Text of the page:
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They had warned me days before he was born all the things that could go wrong, medical words I’ve never heard. Horrible sounding words, Cerebral Palsy, Brain bleeds, ventilators, blood transfusions, surfactant, NEC. Then the odds. They told me that due to inter-uterine growth restriction, my 26 weeker boy, who had a very ill mother, had 60% chance of survival. They told me this as the magnesium sulfate pour through my veins to keep us both alive. He had to live, he had to beat these odds. He was a miracle to us before he came fighting into this world at a whopping 1 pound, 12 ounces. We had loved him since he was a tiny frozen embryo. I remember when he was born.  It was not the happy moment we had all envisioned. It was a very critical emergency, very late at night when the call was made that I could die by morning if they continued to keep me pregnant. I cried when they told me I’d have to deliver.


I got a glimpse of my tiny baby, who resembled a baby bird more than he did a baby. He was so small. They told me he had cried but it sounded almost like a kitten. He was whisked away, intubated and given surfactant for his lungs. He was put in an incubator where he would spend the next few months, truly fighting, growing and amazing all of us.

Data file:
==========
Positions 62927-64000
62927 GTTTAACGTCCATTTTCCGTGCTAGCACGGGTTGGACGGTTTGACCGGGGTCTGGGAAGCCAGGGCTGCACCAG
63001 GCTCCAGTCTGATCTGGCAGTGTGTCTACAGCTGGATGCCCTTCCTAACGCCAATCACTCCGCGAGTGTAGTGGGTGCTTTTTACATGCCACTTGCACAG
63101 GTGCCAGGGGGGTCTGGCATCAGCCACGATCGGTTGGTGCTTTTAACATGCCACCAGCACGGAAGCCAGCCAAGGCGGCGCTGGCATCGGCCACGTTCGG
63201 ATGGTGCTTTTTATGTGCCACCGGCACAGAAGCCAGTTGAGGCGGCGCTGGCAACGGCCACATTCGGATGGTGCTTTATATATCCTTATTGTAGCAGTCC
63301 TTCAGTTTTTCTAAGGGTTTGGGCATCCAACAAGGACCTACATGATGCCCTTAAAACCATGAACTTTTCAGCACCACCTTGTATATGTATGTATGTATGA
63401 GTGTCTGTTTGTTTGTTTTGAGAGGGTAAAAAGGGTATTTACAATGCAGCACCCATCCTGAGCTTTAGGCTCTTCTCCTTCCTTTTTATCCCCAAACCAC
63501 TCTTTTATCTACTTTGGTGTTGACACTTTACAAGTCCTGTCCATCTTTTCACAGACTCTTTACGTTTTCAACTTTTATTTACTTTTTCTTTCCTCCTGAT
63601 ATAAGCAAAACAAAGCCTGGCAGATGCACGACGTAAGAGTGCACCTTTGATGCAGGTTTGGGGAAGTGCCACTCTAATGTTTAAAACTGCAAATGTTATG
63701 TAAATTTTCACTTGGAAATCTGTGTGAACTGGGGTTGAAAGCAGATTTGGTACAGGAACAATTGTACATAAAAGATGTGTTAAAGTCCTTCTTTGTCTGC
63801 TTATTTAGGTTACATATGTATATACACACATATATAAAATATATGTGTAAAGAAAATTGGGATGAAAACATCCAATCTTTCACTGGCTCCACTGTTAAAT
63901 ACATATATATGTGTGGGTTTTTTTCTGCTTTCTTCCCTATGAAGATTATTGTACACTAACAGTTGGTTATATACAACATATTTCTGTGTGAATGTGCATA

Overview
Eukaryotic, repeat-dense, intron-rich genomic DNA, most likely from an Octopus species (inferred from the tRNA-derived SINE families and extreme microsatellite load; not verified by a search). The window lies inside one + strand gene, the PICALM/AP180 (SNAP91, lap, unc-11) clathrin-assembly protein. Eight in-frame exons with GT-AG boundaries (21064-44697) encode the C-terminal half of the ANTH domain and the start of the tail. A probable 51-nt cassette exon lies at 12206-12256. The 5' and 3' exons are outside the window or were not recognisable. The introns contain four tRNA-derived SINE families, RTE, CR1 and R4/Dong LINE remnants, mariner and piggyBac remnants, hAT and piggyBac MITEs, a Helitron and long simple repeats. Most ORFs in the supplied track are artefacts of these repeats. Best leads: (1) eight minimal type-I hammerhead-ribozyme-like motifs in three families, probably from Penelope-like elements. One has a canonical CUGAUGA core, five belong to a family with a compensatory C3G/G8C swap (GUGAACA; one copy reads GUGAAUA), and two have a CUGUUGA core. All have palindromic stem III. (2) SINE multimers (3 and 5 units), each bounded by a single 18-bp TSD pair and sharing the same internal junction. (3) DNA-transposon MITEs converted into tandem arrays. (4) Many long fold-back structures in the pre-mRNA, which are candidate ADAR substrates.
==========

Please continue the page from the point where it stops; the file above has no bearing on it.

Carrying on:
The next few months would be the rollercoaster we were promised. Some days I truly felt the staff didn’t know if we would take him home. Yet slowly, Madden grew bigger, was weaned of the ventilator, feeding tube, and oxygen. He fought serious infections such as necrotizing enterocolitis (NEC). He had multiple blood transfusions. He’d come off the ventilator only to need it again and again.

What nobody told me about having a micro preemie was the NICU nurses and doctor will become your family and best support. They will pray with you and weep with you. They will lift you up when you are weak. They are truly angels on earth nurturing these helpless small babies.

They never tell you that when you bring your baby home you won’t need to read any books or manuals that you will know your child backwards and forwards from your extremely long stay (117 days for us!) and they will even come on a schedule.